I think its my turn so Ill go ahead and talk about a couple more issues and well still have time at the end for you to ask questions, not only about the things I am going to cover now, but also all of the things that we have talked about during the session. So as weve talked about before, the next thing were going to be discussing is direct threat and reasonable accommodation. And as you remember we talked about in the Arline case, they said before you can make a decision that somebody is a direct threat, employers, you need to evaluate whether there are any reasonable accommodations that you can put in place that would lessen the possible threat to a level where it''s not a significant risk of substantial harm. While there are cases out there that talk about reasonable accommodation typically being the employee''s responsibility, I think direct threat raises sort of a different kind of context for employers. And there have been cases that say by not exploring reasonable accommodations, employer, you have not fulfilled your ADA responsibility. So this kind of turns the reasonable accommodation obligation a little bit around from what we are used to. Typically it''s on the responsibility of the employee, but I think there''s an argument that employers need to affirmatively evaluate possible reasonable accommodations before making a decision based on a perceived direct threat. And as we talked about at the beginning of the hour, one of the ways to get information about direct threat is talking to the person with the disability directly, and evaluating accommodations, talking to people about what they would need to lessen whatever threat might be available, and thats always a good practice to do. And I think courts would be very, much more deferential to employers if they did undergo that affirmative discussion with employees and discussion with medical professionals before making an adverse decision. So, something to keep in mind, its a little bit different than maybe some of the reasonable accommodation information youve received in the past. So the first case were going to be talking about is a recent case from the 8th circuit, EEOC versus Wal-Mart. And this is a gentleman who applied for a job, he had cerebral palsy, and he used crutches sometimes and he also used a wheelchair sometimes, and it sort of depended on what he was doing, feeling that day, that sort of thing. And he applied to be a greeter and cashier, and he wasn''t hired. And so he filed suit claiming that he wasn''t hired because of his disability. And in responding to that complaint, Wal-Mart said that they perceived him to be, for a lot of other reasons they said, they gave other reasons why they didnt hire him, but one of the things was, they said, they perceived him to be a safety risk, or in other words a direct threat under the ADA. And what they did was they showed that a doctor had reviewed his application after he had come in for an interview and found a variety of risks that would happen, and youll see those risks are listed there on the slide here. That his legs weren''t capable of holding him without arm support, and that people who had those kinds of impediments would fall. That he takes up a lot of room, he''s very wide as they say, when he used his crutches, and also that it would place him, Mr. Bradley, the plaintiff, the charging party in the case, would place him at risk. So this is not only risk to other people, but risks to himself, which as we learned earlier in the hour, is how the direct threat analysis has to go, you look at threat to self as well as threat to others. Moving on to the next slide, when the case went further, the doctor admitted that all of his opinions about Mr. Bradley was with him using his crutches and not a wheelchair. There''s some dispute on this, but one of the things that Mr. Bradley said was that they didn''t want somebody whos a greeter or a cashier to be in a wheelchair, in a seated position, because they didn''t allow other greeters and cashiers to sit down. And so thats why they were evaluating him on his crutches, but he was saying that, that''s a perception thing that shouldn''t be the basis for not having somebody in a wheelchair and in these two positions. And the doctor also admitted that when he was in his wheelchair he was stable and those threats that had been identified before really wouldnt make as much sense as when he was on his crutches. Essentially, what Wal-Mart ended up saying, was they failed to prove, that if you provided reasonable accommodations to him, like letting him do his job in a wheelchair, that he would be direct threat. And the EEOC hired an expert, which I think if youre a plaintiff lawyer in these kinds of cases, or youre an individual with a disability in these cases, if it''s at all possible, if you have the resources, it''s really important to have your own expert, because they not only looked at Wal-Mart''s expert the doctor, but they also looked at who the EEOC''s expert was, and the EEOCs expert identified a number of accommodations that would have addressed all the concerns Wal-Mart had: different types of assistive technology, a wheelchair that moved from sitting to standing position, maybe a scooter stool, a lighter weight wheelchair, one that wasnt as big, that took up as much room. So there were a lot of things the other side came up with that really made it difficult for Wal-Mart to continue its position that Mr. Bradley was a direct threat. Moving to the next case is Taylor versus Rice, and this was a case that was brought on behalf of an individual who wanted to be a foreign-service worker, and he had HIV. Interestingly, he had had HIV since 1985, and this case, as you see, is a 2006 case, so hed been HIV positive for 20 years, and he had a lot of evidence that while he had HIV throughout the period it was really for him a chronic, manageable condition, based on the medications that he had available. So this was not somebody who was having extreme responses to his HIV, this was somebody who had his HIV in relatively well-controlled. But he was rejected when he applied to be a foreign service officer, and the reason he was rejected was not anything specific about him or about his HIV, it was the fact that the State Department had a policy, that had a complete blanket policy, prohibiting hiring anybody with HIV for these positions, and this was a policy that was put in place very early when HIV first came around. As I talked about at the beginning of the session, there was a lot of fear, and certainly still some exists, but a lot of fear in the 80s and even in the 90s about HIV. And so you see a lot of policies like this, or you did, a lot of them are being removed, but a lot of policies that had these kinds of bars based on HIV, and because of some of the, I think, fear and ignorance about transmission of HIV and about how HIV effects different people. But basically the State Department''s position was that since foreign service means you are frequently going to be put into places that''s don''t have strong medical care, it would be a threat to Mr. Taylor for him to be placed out there, and that they needed to be, able to deploy him worldwide and that because of a lot of places he could potentially be deployed but not have the medical care he would need, it was a threat to his own safety. And there were a lot of disputes between the parties as far as really, what was, where the care was and where there wasnt. The State Department said that, I think, 65% of their placements were what they considered hardship locations, meaning there was a low quality of healthcare. Oftentimes junior people were put in these hardship positions because they didn''t have much seniority, and so it was likely that he would be put in this kind of place. There was other evidence put on by the plaintiff that said, well, you know, about 82% of the places he could have been put had sufficient medical care to handle HIV. And so, that was a factual dispute, but was part of the arguments that people were making back and forth. Moving to the next slide, the court looked at the Echazabal, which we talked about before, the Chevron case, which did make clear that threat to self is something you can raise under the ADA. The trial court said that yes, he would be a threat to himself if he was hired and deployed to a place that did not have adequate medical care. Mr. Taylor then appealed it up to the D.C. circuit court, and they reversed and found in his favor saying that there may be reasonable accommodations that could reduce any direct threat that he was having, and this goes to what I was saying before, that employers, including the state department, need to affirmatively look at their current policies and practices, and, before making a direct threat determination, decide whether there are possible accommodations that could reduce that potential direct threat. And on the next slide youll see, Mr. Taylor had actually come up with a couple of potential reasonable accommodations. The first one that he has come up with was that they could place him over seas in places that did not have the inadequate medical care, and again, he said 82% of the places had adequate medical care, so it wouldnt be that many places, but, they could do that. And the other side, the state department said, well, youre basically asking us to waive an essential job function. Mr. Taylors response to that was, well, wait a second, look, there are 12 other people that you have placed as employees who had asthma, and you place them in specific places that had medical care for asthma, and the fact that you accommodated other people and are not willing to accommodate me in having this blanket exclusion for HIV really undercuts your claim that its an essential function, and that if youre not making world wide deployment a requirement for other people, you shouldnt require it for people with HIV. So that really, I think, undercut the state departments argument in that situation. The other thing that he suggested is that you can send him to any overseas post, but just allow him time to seek the medical care he needs. And the state department said, well, that would be an undue hardship. It would take you weeks to go back and forth to get the medical care you would need. And he had his doctor say, you know, he only needs a checkup maybe twice a year and he had evidence that showed that he could get back and forth to get the medical care he needed within just a couple of days. And so the undue hardship argument was undercut there as well. Ok, and one thing that I just wanted to mention on the Taylor case is that after this case was decided in 2006, the State Department did lift their ban on hiring people with HIV, and so the ban that we talked about before, the blanket exclusion, no longer exists. So if somebody with HIV applies to be a foreign service officer, they can still have their own specific disability reviewed, and determine whether or not they would be a direct threat, but there is no longer an inherent ban on people with HIV from being in the foreign service, and I think this litigation certainly went a long way to resulting in that lifting of the blanket exclusion. So moving on to the next case, Dart vs. Curry, involved a gentleman who had epilepsy, and he had epilepsy since he was 16 years old, and he generally was able to control his epilepsy through medication. He would occasionally get what he called auras, which are feelings that are coming that would indicate that he might have a seizure. And typically, about half the time he would have an aura, he would have a seizure, and sometimes he wouldnt have a seizure, but it was very rare that he would have a seizure without an aura, so the aura was a really good indication that he might have a seizure. And he happened to be a construction worker, he worker with heavy equipment, and driving trucks, that sort of thing, and before he went to work one day he had an aura, but he went to work anyway and he didnt tell anybody in the workplace that he had had this aura, and that he might potentially have a seizure, which was something that I think was a problem for him and a problem for his employer. He ended up having a seizure while he was driving, blacked out. He was going at a slow rate, and so another employee was able to jump on the truck and bring it to a stop, but as you can imagine, it raised quite a concern by the employer, the fact that he had had this, and if he had been going faster somebody could have been hurt. And also the employer was very concerned that he had had an indication he was going to have a seizure and did not tell anybody and just continued to work, and so there was that concern as well. The employer had a neurologist evaluate the employee and the neurologist actually made some recommendations about some alternatives, said, well, maybe he shouldnt be in a position where he is driving, an he could be in this job, or this job, and even if he had a seizure it would not be a problem. The employer reviewed that, but ultimately decided that the employee was not qualified, posed a direct threat, and terminated him. And so moving to the next slide, youll see that, that the court ultimately found that there was a material issue of fact as to whether he was a direct threat and what they were basing it on was the fact that the employer really didnt explore what reasonable accommodation could have changed things for him. So, one of the things that the court said was, well, youve got your own doctor who says that this guy could do other jobs, so the reasonable accommodation of job reassignment is something that had been identified by the employers own doctor, and the employer had chosen to disregard. And I think even though what happened was very serious and certainly raised a lot of concerns about this particular persons ability to do that job, the fact that the employer did not explore reasonable accommodation when he had information about possible accommodations, it think really hurt him. The other thing that happened in this case that I think is very important for employers to think about is that we had a situation of misconduct here, at least arguable misconduct, in that the person had knowledge of a problem and didnt report it to anybody. And really the employer argued that the reason they fired him was not because of his disability, but because of his misconduct. But the problem with the employers argument was that they didnt fire him right after the misconduct, a failure to report that he was going to, that he might have a seizure. And so it really undercut the employers argument that it was based on the misconduct and not based on the seizure. And I think, if youre really going to rely on this misconduct as a basis for terminating somebody, you need to be very consistent in that, and be very clear thats the reason youre doing it, because, under the ADA, an employee doesnt have to show that the only reason they had an adverse action against them was because of disability, they just have to show that that was one of the reasons. So if the employee could show, well maybe it was misconduct but maybe it was also, in addition, related to my disability, thats typically going to be enough to move forward with the case. So I just think that if employers really think that misconduct is involved, they need to be consistent and act according with the policies and do whatever is necessary to make that determination. And by getting that evaluation, and getting that information about possible reassignment and then not acting on it, really undercut the employers argument. Ok, lets move on to the next case, and this is Jarvis vs. Potter. Mr. Jarvis was a gentleman, actually a Vietnam veteran, and I think maybe in the 70s or 80s, he learned that he had Post Traumatic Stress Disorder. And the way his Post Traumatic Stress Disorder materialized for him, was that when he was startled he would proceed as if somebody were attacking him, and it would take him back to the war and he would lose all reality and perception, and he would just react, often physically to almost any startling noise, thinking that somebody was attacking him, and it would really transfer him back to, I guess, the war, and would result in some actual violent actions that were happening. And this happened numerous times in the workplace, where something would startle him, or would just walk up from behind him and touch him on the shoulder, or thered be a loud noise or whatever, and when he would turn around and he would literally punch or kick or do sort of like a karate move, against the person who had startled him. And he did it several times with coworkers who understood his disability and were sympathetic to it, and so they did not report it. But then he did it one time to somebody who was less sympathetic, and it was reported to the supervisor, so there were real concerns about that. When this was brought to his attention he did make an accommodation request, and his accommodation request, as youll see on the slide, is that he requested that all of his coworkers be requested not to startle him or approach him from behind. And he said, well, you know, if nobody startles me or approaches me from behind, Im not going to have these reactions and Ill be fine in the workplace. The other thing that happened, though, before they made a decision on this, is that when he was interviewed by his employer he was very disclosive about his disability and gave him a lot of information. And he said, you know, that he though his Post Traumatic Stress Disorder was getting worse, that he really couldnt control himself when somebody approached him and that he thought that if, you know, he hit somebody in the right place he could actually kill them. And that he was concerned about him being safe in the workplace. Hearing that information and having the other information about the actual violence that he had done in the workplace, the employer, being the post office, placed him on leave and ultimately terminated him. So he ended up filing suit under the ADA. And as you can imagine, the post office said, actually, I think he probably filed suit under Section 504, because its a federal entity, but again, the same definition of disability. He filed under the Rehab. Act, and, an issue that I will talk about, in more detail in a few minutes, but it raised the issue of, whose burden is it to prove direct threat? Alan alluded to this before, and this is a tricky issue, the general rule is, is that it is the employer, because this is a defense that they employer raises, its the employers responsibility to put on enough evidence to prove direct threat. So generally, all the courts would say that. The main exception to that issue is when the essential functions of the job implicate safety issues. If you are involved in a job that has safety issues, so maybe youre a firefighter or a paramedic, or something like that, if the direct threat arises in those contexts, because of what you are doing really involves safety issues, it''s more likely that you as the employee are going to have to prove you are not a direct threat. But if it''s not a workplace job that involves safety issues, for the most part courts are saying it''s the employer''s responsibility to prove that. And so here, even though there were violence and safety issues involved, the inherent job itself, working in the mail at the post office, is not a job where you would typically think of involving safety issues. So the court said here, the exception to the general rule would not apply, therefore it is the employer''s responsibility to prove that Mr. Jarvis was a direct threat. So moving on to the next slide, the court went on to talk more about what kind of modifications, or accommodations could be made in the work department, in the work place, and how a court is going to review those issues. And they said, you know, generally the court is not going to take the role of independently assessing whether the employee posed a direct threat. Theyre not going to get involved in that level of detail. But at the same time, theyre not going to just say, you know, as long as the employer acted in good faith, that''s enough. Really, what youre going to do is look at some of the issues that weve talked about already. Did the employer look at the specific behavior that was involved? Did the employer look at available medical evidence about that particular disability or talk to a doctor who had examined that particular person or knew about that persons disability? And then, is it objectively reasonable? And if its objectively reasonable, typically, the employer is going to get the benefit of the doubt, even if, the employer was ultimately wrong, and its proven that, maybe that, all those assessments turned out not to be wrong, as long as the employer did what they needed to do, and the conclusion that they got to was a reasonable conclusion courts are generally going to be deferential to employers, in that situation. And in this case, moving to the next slide, the court found that the employer did meet the standard, that they did do what was necessary, they talked to the person with the disability about what was going on with his PTSD, he interviewed people that he had interacted with, and they found that they had made a decision that he did pose a direct threat and they found that the employer had reviewed accommodations, actually talked to the person about what accommodation would be necessary. But the employer ultimately decided, well, you know, instructing other employees not to approach somebody from behind and not to startle somebody, thats really not a reasonable accommodation, thats not, something that we think, can really work. In the post office area, youre moving around quite a bit, there are a lot of employees going back and forth, it''s just people are going to approach other people from behind just walking from behind them. That accommodation request, really they didn''t think would significantly reduce the level of threat. And I think the other thing is that there was a lot of evidence against Mr. Jarvis here. He had the prior incidences of violence, and he had his own statements that he had made, that, you know, if he had hit somebody in the right place he could kill them, and so the employer was on notice that this is a person who was having a difficult time, and was really a threat in the workplace. And the substantial harm here was great in that the employee himself said it might result in somebody''s death. So, the other thing Mr. Jarvis had said was that he thought his symptoms would last indefinitely, so this was not a situation where they could say, well, you know, why dont you take a couple weeks of medical leave, you know, and see how you feel and come back, he was saying, you know, this is something I think that is going to stay with me, its getting worse, I don''t think there''s anything you can do other than tell people not to startle me. And that just wasnt enough. You know, I think this case would have been very different if the employer just knew the person had a diagnosis of Post Traumatic Stress Disorder and then made an adverse decision based on that diagnosis alone. But that''s not what happened here, they had a lot of objective evidence, things that had happened in the workplace, and the employee''s own statements, but I think ultimately ended up with them reaching this decision. And so, youll see on the next slide, a couple of things the court said, and one was that the law doesn''t require the post service to wait for serious injury before eliminating a threat. They had enough information to make it, you dont have to wait for something more serious to happen to make an adverse decision. And I think thats really helpful for employers to know that, that if theyve got enough, they dont have to wait for the ultimate act to happen. If they have a significant risk that the substantial harm will happen. And again, they found that this request was not a reasonable accommodation request that the employer had to accommodate. I wanted to move to two final issues and then well open it up one last time for any questions. One is one that weve already talked about and that is the issue of burden of proof. And Ive sort of said some of this already, but most courts are going to require the employer to prove that the person is a direct threat, that they are a significant risk of substantial harm. The exception again, is if you are involved in a situation of a case that a job that has an essential function involving safety. But most courts are going to go in favor of the employer having to prove this. For those of you who aren''t lawyers, one of the things you might be asking, why does it really matter who has the burden of proof. Well, it really does matter, because if you have the burden of proof, it''s harder for you to prevail, because youre the one who has to put on all the evidence. So, its much easier to sort of win a case if the other side has the burden. So thats why, if you can have the burden on the other side, thats a better option for you in bringing a case. As far as issue, and I think this is an issue that weve alluded to already, and its probably one that people are familiar with already, but I think its important to talk about, and that is that blanket exclusions of particular disabilities from different jobs, almost universally, courts have found this to be a disfavored thing. While employers have won, you know, overwhelmingly in the courts in ADA cases, where they consistently lost cases is when they have these types of blanket exclusions or policies that are, just, are very rigid, that don''t take into account individualized situations of a person. They are making a decision, like in the, when we talked about the Taylor versus Rice case, automatically excluding all people with HIV from a particular job, that was a blanket exclusion, and the court found that that was unreasonable policy to have. Weve actually seen most of these cases involving people with diabetes, and often times they are people who have jobs that involve driving. And again, while there may be a basis, and Alan talked about one of these cases, where somebody who has, is insulin dependent diabetes has been found not to be qualified in a particular job involving driving. To have blanket exclusion that nobody, who is insulin dependent driving can work a particular job, is going to run a foul often, of the ADA. So I think if youre an employer, and youre listening, you should look and see if you have these kinds of policies, and if you have these blanket policies, I think you should really consider whether or not they need to be modified, and build in the individualized assessment or have some really strong evidence as to why somebody should automatically be banned because they have a particular disability or diagnosis. Im not sure what that would be, but if you really believe strongly in that, you need to have some sort of objective medical evidence support that. But I think the safer way to go, the better practice to go, is to really make clear what youre central functions are, and then really work on identifying why a particular person with a particular disability wouldnt be able to meet those essential functions. The only exception to the rule, I would say, in the courts, most courts have been very clear that if you have a blanket exclusion that you do not, that youre not usually going to win these cases. Its cases involving people with a history of substance abuse. And a lot of cases that have come in that kind of thing, they have a blanket exclusion saying, if you have a history of substance abuse you are not qualified for the job. Courts have held that up, not all courts, but some courts have held that up as saying that its a business necessity because of safety issues that are involved, and the history that somebody has, substance abuse, and that if they fell off the wagon so to speak, with their substance abuse, that they could hurt people, that it is reasonable for an employer to have that type of blanket exclusion. Not all courts have said that, but the only cases Ive seen where employers have been successful in maintaining a blanket exclusion has been when they have one involving substance abuse. So thats just additional information that you might have in evaluating your own policies. So that gets to the end of the substantive presentation. Weve got some resources listed here, of course you can always call your DBTAC, including the Great Lakes ADA Center, which has taken a lead here today, as well as we at Equip for Equality Protection and Advocacy could be a resource. You all know Illinois ADA project which is funded by the Great Lakes ADA Center is also a resource, particularly for people in Illinois. And then of course the Job Accommodation Network provides a lot of information through their website, about accommodations that could be provided for particular disabilities. EEOC obviously has a lot of guidance and information on topics regarding employment and the ADA. And then in addition to the Great Lakes ADA Center, therere all the other DBTACs around the country, theres the website link to get to your particular DBTAC. So I think at this point well just see if there are any questions that people have. And again if you have a question just press your control key, you can give it as an oral question, or you can type that in. And I see that you have a question about is there anything in the ADA Amendments Act that will impact todays topic? You know, I dont think so when it comes to direct threat. The ADA Amendments Act really is going to the definition of disability, and whether you have a disability or not, and whether or not using assistive devices or medication would affect that or how you prove disability. Whether you look at activities you do at home, or activities that are central to daily life, which was another Supreme Court case, the Williams case. But, at least in my view, I don''t think its really going to impact the direct threat analysis. Alan may have a different position on that and he can let you know. But since you brought up the ADA Amendments Act, I did want to mention, and Alan you can go on to the next slide, is that the next session that were going to have in October, October 28th, were going to actually talk about the ADA Amendments Act. Its going to be a session where we are talking about a couple things, one is the EEOC''s new information regarding performance and conduct issues and Sharon Rennert from the EEOC is going to talk about that. And then well also talk about the ADA Amendments Act, and what that means in moving forward.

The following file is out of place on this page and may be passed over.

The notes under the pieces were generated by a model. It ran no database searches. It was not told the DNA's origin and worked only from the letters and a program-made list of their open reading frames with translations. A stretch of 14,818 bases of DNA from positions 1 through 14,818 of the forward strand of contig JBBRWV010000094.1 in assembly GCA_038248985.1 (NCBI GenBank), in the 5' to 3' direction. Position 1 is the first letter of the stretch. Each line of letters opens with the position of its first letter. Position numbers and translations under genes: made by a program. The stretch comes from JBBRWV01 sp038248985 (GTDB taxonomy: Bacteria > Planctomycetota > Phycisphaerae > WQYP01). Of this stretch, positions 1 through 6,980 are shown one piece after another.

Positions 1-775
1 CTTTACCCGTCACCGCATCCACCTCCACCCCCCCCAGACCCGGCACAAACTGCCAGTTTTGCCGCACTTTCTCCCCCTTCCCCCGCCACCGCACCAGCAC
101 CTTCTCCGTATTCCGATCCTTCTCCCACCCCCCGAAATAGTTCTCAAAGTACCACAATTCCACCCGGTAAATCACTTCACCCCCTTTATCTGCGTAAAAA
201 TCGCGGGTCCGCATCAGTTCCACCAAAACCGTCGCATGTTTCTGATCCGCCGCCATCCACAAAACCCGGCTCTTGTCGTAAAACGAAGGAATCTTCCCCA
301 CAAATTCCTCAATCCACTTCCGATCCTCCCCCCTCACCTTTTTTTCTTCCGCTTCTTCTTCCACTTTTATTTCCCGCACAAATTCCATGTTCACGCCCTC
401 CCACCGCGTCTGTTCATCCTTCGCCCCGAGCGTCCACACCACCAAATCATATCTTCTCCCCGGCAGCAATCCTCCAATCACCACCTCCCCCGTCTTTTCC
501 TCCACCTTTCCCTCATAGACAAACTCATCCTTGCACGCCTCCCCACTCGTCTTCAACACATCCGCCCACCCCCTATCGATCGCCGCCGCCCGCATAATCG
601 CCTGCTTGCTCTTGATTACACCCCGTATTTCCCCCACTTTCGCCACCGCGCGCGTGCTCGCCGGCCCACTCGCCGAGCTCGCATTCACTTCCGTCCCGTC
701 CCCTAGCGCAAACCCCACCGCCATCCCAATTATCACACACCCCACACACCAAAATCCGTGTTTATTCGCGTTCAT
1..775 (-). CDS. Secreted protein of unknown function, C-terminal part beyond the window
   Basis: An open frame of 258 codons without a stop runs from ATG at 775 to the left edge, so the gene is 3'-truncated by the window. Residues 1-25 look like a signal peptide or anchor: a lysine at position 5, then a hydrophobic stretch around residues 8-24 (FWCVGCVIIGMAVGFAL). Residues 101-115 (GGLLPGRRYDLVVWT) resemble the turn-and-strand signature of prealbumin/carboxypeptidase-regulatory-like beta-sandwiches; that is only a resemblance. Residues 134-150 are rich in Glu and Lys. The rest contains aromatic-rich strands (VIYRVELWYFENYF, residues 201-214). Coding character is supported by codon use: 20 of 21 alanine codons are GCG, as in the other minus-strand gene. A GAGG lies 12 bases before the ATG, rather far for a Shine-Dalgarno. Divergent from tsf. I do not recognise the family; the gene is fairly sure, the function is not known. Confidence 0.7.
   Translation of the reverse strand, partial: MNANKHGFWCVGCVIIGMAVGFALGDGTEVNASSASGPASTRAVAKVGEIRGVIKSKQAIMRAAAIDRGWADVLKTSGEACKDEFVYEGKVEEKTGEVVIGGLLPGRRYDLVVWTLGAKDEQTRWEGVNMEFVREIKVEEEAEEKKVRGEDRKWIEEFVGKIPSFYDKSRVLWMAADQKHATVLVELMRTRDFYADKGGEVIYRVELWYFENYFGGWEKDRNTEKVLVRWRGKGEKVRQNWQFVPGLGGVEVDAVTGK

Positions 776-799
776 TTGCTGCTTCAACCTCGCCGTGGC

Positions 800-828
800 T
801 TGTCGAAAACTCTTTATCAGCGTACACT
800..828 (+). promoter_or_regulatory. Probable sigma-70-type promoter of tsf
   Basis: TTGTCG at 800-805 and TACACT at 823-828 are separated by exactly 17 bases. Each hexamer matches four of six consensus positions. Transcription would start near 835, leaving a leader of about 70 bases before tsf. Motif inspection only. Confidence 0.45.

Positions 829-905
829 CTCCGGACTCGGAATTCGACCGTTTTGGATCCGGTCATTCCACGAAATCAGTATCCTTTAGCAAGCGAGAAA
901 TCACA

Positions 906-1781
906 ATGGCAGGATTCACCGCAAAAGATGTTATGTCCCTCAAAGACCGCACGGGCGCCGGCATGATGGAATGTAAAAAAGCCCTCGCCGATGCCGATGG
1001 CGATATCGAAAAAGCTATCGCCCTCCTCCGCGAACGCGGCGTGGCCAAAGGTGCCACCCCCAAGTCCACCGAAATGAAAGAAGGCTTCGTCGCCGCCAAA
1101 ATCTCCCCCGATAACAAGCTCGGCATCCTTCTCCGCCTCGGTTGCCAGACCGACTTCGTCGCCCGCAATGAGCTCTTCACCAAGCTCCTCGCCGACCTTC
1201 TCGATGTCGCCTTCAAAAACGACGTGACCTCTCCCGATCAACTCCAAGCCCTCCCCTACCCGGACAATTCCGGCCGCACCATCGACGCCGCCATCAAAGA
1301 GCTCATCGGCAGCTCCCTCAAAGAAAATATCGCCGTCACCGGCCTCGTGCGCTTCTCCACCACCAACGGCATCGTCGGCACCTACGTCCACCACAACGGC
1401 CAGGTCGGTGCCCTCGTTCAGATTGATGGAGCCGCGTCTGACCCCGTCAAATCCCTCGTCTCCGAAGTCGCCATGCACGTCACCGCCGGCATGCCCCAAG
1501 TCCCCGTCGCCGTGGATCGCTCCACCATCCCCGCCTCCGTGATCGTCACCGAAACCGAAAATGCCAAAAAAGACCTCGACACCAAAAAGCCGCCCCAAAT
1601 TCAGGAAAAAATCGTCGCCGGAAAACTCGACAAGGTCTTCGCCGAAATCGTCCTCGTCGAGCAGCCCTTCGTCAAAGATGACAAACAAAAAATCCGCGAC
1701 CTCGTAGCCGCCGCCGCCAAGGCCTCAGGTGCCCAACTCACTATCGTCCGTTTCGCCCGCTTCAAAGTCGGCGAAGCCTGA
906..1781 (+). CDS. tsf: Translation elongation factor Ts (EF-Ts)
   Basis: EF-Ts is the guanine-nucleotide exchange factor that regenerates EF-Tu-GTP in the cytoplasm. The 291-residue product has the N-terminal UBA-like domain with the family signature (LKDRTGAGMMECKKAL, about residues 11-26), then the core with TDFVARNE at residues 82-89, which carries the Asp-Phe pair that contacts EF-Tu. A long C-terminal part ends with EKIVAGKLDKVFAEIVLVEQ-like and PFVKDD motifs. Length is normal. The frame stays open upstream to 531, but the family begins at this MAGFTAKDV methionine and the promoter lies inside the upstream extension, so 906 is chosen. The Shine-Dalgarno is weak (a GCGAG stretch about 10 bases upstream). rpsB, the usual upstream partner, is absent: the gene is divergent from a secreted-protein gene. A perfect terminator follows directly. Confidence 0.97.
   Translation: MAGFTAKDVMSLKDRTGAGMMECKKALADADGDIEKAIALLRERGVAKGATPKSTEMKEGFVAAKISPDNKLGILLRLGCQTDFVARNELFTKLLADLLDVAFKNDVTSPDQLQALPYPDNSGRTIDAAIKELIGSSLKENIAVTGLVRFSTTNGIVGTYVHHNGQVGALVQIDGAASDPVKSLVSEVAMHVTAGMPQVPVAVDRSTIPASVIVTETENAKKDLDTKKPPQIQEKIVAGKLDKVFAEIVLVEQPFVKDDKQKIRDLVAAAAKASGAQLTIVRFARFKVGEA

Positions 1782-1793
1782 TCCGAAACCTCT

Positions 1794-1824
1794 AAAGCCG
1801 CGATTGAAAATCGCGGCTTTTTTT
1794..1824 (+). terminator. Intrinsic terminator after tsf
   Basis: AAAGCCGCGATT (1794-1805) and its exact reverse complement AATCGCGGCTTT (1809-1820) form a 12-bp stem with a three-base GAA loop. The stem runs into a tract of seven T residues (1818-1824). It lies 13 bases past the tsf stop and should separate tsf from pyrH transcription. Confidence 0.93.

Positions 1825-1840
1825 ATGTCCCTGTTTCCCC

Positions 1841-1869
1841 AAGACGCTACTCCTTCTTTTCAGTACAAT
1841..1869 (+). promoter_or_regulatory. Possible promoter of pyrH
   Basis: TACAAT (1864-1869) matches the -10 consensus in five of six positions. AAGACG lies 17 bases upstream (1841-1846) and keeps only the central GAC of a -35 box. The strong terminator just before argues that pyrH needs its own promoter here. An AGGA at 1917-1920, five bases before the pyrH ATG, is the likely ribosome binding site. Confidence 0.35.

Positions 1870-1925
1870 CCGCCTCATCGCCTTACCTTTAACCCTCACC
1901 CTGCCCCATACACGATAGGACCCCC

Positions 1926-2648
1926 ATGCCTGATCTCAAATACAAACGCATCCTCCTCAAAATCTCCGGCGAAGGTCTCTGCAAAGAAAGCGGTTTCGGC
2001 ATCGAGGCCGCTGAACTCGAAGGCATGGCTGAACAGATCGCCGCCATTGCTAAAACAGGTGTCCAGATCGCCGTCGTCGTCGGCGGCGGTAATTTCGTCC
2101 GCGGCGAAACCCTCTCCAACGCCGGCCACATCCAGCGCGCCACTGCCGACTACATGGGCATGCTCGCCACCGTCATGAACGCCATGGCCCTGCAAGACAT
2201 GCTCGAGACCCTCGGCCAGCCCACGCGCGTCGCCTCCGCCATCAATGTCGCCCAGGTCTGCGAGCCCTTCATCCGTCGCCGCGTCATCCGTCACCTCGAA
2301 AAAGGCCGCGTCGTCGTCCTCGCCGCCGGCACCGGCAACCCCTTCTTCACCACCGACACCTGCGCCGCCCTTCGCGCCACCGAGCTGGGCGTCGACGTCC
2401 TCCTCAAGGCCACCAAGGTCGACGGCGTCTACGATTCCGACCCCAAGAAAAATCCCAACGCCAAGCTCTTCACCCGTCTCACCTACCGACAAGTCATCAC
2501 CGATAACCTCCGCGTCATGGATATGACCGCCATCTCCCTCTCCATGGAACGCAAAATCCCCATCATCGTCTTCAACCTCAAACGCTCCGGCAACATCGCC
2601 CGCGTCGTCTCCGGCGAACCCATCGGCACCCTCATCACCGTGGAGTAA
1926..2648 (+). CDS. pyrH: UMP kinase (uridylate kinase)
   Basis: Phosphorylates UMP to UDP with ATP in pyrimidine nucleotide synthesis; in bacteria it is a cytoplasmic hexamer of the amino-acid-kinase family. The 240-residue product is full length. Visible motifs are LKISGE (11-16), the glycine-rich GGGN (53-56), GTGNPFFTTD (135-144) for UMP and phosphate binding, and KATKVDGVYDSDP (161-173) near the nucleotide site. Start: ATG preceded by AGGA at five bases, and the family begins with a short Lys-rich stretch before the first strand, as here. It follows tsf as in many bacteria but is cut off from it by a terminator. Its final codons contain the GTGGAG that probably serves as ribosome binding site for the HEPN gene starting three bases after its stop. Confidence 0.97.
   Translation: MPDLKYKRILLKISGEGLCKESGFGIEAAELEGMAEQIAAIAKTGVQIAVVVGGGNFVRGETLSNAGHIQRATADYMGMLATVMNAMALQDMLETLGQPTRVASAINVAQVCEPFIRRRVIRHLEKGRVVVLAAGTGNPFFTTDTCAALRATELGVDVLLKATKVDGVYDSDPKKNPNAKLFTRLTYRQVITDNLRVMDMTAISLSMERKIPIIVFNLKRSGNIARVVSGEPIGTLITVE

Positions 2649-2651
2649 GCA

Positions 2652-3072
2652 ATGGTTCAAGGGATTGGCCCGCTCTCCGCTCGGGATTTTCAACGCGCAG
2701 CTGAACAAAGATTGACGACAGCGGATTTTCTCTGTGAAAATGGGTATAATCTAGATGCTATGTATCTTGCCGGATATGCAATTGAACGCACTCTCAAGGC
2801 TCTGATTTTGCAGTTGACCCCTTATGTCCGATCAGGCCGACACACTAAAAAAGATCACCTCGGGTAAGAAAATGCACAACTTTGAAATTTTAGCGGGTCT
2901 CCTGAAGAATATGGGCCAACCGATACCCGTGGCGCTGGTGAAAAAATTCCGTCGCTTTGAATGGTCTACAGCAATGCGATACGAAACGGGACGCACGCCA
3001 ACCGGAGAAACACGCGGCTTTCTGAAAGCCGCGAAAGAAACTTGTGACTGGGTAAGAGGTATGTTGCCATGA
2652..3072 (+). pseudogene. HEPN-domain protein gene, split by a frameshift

I just had one point I wanted to Barrys. I agree that the ADA Amendments Act will not influence direct threat at all. But one thing that comes up, and I think it was in the Taylor case, is there are times when an employer perceives a person as being disabled, for example I believe it was in the Taylor case where the employer had a statement that, we think he can only work safely if in a rubber padded room with medical help right nearby. And the court took that extreme position to say well, gee, you regard him as being disabled and working anywhere, and therefore hes regarded as being disabled. And the ADA Amendments Act makes it a little easier for employees to show that they are regarded as being disabled, because you no longer have to show that the employer perceived a substantial limitation in a major life activity, just that they perceived that you are disabled, and then took an adverse employment action because of that. But other than that, I really think the Amendments Act will have no impact on the direct threat defense.